We see a number of opportunities currently in Indonesian and Chinese high yield companies. Within the USD denominated high yield universe, Chinese property issuers constitute the largest part of the market and we expect to see a divergence in credit fundamentals amongst these issuers as a tougher operating environment separates the strong from the weak due to refinancing concerns. However, increasing evidence of Chinese policy support to address these concerns should help boost investor confidence and see sentiment improve as we progress through 2019.
The realities of quantitative easing in Europe ending means investors are likely to remain relatively cautious in the New Year. That said, we also doubt an extreme “risk off” scenario will develop, as signals that portend a global recession remain largely absent.
In the coming year, our focus will be to emphasise selectivity and pick countries and companies with robust balance sheets that have wide access to financing channels. With yields ranging from 2% to 9% across the credit quality spectrum in USD and Asian currencies, and the increasing possibility of a peak in US rates, we believe that Asian bonds provide fertile ground for investors seeking high quality capital gain and yield in 2019.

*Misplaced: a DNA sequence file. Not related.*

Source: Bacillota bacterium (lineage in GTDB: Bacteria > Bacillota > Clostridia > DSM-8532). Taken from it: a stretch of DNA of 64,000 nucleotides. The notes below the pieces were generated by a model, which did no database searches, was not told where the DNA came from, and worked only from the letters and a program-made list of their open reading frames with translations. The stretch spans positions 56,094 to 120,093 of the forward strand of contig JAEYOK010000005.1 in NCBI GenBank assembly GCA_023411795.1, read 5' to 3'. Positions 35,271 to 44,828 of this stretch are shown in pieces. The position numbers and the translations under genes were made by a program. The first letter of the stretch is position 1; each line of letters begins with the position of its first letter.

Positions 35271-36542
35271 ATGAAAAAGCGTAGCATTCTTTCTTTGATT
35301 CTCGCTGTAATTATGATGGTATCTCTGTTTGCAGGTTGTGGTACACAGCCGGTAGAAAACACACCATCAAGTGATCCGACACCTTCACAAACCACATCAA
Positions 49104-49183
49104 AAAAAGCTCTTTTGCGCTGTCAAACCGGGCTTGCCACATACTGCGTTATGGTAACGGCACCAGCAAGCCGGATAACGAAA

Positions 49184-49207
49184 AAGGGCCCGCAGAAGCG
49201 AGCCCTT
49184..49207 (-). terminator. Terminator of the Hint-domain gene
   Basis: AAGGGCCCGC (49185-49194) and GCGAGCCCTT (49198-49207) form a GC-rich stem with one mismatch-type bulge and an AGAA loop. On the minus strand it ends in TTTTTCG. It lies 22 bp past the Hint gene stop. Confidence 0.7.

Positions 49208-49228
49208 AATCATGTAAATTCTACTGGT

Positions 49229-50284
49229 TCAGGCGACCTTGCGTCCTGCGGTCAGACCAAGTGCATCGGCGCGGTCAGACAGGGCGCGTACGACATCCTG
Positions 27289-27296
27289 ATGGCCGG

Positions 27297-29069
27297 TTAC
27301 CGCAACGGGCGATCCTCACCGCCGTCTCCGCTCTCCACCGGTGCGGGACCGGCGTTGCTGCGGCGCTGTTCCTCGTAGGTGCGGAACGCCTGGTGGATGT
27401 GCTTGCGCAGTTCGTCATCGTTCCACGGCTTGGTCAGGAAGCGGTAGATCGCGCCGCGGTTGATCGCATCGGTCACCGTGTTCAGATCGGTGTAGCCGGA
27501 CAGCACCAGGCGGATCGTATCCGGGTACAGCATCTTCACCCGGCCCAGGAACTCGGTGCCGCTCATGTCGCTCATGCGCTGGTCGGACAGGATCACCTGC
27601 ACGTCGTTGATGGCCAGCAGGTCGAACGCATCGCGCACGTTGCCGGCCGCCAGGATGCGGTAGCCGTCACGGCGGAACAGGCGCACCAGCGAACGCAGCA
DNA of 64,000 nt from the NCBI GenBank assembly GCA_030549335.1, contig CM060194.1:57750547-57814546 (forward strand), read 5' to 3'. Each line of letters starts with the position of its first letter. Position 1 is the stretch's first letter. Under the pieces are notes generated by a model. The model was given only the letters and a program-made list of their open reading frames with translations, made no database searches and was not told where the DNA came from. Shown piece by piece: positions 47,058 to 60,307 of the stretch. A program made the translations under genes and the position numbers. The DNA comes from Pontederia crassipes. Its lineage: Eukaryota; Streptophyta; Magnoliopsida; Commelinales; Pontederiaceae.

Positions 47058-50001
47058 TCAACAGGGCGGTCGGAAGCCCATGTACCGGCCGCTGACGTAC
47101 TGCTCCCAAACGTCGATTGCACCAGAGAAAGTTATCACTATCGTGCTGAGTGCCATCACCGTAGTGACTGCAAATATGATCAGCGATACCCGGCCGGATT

This article is part of our Outlook 2019 series. The previous articles in the series - including Asia ex Japan equities - can be found by clicking the links below:
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- Could the bounce-back be quashed by a second wave?
- What the data tells us about the shape of the US economic recovery
- Are small and mid-cap companies weathering the US economic storm?
- The true cost of ill-timed investment decisions
- Does the surge in government borrowing matter?
- Is the UK stock market doing its job?